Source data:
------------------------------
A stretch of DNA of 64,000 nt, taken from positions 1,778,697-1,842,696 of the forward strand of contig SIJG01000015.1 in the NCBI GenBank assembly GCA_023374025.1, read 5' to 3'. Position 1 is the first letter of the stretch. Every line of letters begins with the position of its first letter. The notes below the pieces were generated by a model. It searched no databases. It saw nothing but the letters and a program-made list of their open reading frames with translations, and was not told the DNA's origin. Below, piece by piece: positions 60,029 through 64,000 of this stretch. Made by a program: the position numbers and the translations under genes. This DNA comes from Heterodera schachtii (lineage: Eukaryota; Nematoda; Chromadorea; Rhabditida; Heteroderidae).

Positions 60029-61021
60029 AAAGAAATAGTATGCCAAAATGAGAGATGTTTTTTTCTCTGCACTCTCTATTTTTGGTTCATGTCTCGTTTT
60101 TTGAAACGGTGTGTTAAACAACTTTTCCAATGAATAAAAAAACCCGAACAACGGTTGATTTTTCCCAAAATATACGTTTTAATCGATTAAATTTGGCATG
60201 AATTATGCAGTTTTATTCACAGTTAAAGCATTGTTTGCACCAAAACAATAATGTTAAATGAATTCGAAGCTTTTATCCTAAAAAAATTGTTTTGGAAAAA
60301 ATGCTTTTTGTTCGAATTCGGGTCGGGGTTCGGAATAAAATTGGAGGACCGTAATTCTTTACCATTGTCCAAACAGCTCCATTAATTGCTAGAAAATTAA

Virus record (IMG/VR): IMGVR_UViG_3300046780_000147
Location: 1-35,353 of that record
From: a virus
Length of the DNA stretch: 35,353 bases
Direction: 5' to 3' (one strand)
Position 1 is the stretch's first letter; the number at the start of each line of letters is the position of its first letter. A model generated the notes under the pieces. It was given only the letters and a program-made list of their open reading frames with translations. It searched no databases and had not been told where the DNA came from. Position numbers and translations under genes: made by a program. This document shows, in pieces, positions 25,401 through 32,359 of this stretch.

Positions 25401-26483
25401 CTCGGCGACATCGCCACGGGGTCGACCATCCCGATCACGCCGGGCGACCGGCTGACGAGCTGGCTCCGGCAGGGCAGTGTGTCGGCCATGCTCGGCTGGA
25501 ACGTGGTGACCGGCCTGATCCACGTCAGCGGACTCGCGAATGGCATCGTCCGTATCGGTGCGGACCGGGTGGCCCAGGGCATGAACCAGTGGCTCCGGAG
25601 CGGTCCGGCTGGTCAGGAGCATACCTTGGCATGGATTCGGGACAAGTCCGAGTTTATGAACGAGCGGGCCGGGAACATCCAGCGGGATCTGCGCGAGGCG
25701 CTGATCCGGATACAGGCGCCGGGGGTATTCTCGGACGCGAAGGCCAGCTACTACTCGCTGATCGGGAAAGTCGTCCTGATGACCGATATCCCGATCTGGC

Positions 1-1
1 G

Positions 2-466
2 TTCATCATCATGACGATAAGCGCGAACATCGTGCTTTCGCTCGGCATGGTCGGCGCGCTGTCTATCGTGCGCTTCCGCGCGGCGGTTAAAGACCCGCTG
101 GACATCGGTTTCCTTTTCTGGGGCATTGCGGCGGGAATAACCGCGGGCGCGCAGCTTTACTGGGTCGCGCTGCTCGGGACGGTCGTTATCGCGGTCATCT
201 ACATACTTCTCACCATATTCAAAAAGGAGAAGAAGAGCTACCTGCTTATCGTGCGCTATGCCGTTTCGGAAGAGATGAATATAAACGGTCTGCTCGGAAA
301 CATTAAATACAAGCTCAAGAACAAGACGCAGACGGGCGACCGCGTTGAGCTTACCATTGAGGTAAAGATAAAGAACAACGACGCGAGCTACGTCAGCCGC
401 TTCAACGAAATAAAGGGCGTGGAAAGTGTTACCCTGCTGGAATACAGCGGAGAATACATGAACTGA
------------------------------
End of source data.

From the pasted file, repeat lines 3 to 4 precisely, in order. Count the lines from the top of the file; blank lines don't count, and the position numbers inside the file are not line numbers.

60029 AAAGAAATAGTATGCCAAAATGAGAGATGTTTTTTTCTCTGCACTCTCTATTTTTGGTTCATGTCTCGTTTT
60101 TTGAAACGGTGTGTTAAACAACTTTTCCAATGAATAAAAAAACCCGAACAACGGTTGATTTTTCCCAAAATATACGTTTTAATCGATTAAATTTGGCATG